I’m not advocating that each of you makes beds intensely for yourselves, significant others, or even campers if you spend time at a SeriousFun camp.  I am, however, advocating that you be forward-thinking when it comes to important relationships.  Think about who is on the other side of the relationship, then consider what their needs might be.  As men, society tells us that we need to work hard to provide for those around us.  But until we know what others need, we can never work hard enough.  If you start considering what the people around are in need of, then work on finding a way to use your gifts/talents/resources to help, your relationships will assuredly strengthen.  Whether it is big or little, it is still a call to action.

 

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Memorial Day

– Topher Endress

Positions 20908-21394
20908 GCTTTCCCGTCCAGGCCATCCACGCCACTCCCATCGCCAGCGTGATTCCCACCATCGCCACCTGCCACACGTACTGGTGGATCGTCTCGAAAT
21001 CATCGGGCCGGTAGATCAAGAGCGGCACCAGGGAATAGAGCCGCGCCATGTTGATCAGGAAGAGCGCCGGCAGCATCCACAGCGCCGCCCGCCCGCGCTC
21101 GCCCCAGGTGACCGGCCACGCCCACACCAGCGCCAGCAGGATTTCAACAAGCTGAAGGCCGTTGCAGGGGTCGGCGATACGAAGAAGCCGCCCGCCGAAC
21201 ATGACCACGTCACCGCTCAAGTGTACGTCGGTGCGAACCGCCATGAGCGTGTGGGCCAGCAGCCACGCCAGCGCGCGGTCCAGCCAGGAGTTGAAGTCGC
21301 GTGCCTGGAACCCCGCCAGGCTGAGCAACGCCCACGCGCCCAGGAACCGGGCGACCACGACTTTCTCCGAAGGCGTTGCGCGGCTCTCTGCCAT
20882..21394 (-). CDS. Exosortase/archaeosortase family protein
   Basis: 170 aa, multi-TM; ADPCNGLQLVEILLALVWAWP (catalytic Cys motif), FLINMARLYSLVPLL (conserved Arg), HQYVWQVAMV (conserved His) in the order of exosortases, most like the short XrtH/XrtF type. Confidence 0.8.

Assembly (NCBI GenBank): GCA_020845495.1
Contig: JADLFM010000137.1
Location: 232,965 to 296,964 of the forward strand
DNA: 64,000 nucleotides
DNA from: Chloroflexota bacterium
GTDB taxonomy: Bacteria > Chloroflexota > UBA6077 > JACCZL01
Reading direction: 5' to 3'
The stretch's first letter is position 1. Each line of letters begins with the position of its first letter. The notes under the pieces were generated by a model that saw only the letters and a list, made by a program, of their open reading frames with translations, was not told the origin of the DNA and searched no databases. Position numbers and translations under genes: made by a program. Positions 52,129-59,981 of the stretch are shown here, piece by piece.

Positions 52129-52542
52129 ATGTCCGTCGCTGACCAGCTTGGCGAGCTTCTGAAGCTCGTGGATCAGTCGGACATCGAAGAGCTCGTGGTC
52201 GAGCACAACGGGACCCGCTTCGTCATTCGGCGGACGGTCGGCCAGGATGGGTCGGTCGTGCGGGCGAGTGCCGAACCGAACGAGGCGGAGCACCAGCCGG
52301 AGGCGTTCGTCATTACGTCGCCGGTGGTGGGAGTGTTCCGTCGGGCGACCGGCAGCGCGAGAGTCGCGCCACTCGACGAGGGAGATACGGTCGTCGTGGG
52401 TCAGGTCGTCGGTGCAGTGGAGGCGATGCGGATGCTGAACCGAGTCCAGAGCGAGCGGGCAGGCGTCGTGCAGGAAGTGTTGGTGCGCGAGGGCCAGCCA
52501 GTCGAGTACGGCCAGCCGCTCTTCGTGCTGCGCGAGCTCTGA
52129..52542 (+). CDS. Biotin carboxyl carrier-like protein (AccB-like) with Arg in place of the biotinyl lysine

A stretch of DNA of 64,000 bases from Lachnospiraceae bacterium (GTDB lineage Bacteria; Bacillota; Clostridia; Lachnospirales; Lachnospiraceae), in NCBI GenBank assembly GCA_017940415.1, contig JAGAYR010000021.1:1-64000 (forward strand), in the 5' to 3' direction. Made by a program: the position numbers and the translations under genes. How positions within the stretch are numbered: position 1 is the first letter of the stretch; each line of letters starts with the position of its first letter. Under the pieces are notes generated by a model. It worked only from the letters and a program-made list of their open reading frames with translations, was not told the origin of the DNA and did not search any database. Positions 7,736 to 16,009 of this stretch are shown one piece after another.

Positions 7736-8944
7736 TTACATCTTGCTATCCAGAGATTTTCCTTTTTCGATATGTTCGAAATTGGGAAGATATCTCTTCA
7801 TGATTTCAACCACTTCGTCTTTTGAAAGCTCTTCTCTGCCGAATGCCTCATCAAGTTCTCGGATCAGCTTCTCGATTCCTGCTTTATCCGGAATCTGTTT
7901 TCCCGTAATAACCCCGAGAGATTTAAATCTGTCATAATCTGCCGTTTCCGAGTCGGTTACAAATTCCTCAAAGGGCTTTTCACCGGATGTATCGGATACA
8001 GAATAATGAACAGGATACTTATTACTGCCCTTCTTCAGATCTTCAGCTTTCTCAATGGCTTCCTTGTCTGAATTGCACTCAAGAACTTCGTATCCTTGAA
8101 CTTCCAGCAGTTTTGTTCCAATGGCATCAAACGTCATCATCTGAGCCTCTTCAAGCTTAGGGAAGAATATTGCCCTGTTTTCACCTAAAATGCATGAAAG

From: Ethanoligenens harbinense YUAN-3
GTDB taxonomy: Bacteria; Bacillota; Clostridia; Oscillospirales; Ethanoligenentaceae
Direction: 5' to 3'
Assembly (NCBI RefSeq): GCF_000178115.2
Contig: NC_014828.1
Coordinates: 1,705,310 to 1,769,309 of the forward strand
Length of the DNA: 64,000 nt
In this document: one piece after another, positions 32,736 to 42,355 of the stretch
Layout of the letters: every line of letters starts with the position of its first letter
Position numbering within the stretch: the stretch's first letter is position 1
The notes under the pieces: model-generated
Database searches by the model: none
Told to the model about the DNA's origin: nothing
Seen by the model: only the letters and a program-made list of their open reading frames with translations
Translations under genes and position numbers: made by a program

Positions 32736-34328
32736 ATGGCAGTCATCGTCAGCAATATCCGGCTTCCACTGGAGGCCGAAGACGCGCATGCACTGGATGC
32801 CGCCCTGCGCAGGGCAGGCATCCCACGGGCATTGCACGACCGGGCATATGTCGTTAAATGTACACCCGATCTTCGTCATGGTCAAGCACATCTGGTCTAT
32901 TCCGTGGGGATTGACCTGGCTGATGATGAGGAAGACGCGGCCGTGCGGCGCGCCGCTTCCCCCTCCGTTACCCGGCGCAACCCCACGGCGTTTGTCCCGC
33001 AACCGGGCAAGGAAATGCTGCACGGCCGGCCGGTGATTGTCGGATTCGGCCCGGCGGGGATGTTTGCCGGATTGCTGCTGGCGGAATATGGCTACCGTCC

As today is Memorial Day, I thought it would be pertinent to write a post about the Armed Service members of our country.  Naturally, this is a bit of a dicey issue, as so many of the men I am writing to are on track to be highly involved with the military throughout the rest of their lives.  Add in the fact that half of my friends think I’m a bleeding-heart liberal (while ironically, the other half think I’m a conservative nut-job), and this post suddenly becomes a potential firestorm of misunderstood words and angry backlash.  Luckily, I think my point in this post will be accepted by both bleeding-hearts and nut-jobs alike.

So, typically on Memorial Day, I’m told by a variety of pundits through my t.v. that I should be honoring our current and former military.  And I do know several people currently serving overseas (including the ‘hot zones,’ if you will), and several who did see combat (including family members), so at first it seems like a no brainer.  But this weekend, I got to thinking, “Is honoring our military valid if you do not support military efforts?  Should you in good conscious honor someone who is dedicated to doing work that you do not necessarily affirm?”  Not to say that I personally stand against our military, but many in the country question much, if not all, of our policies.   Are they truly participating in Memorial Day?  Should they be participating?  Would honoring current soldiers violate their personal beliefs and make them liars?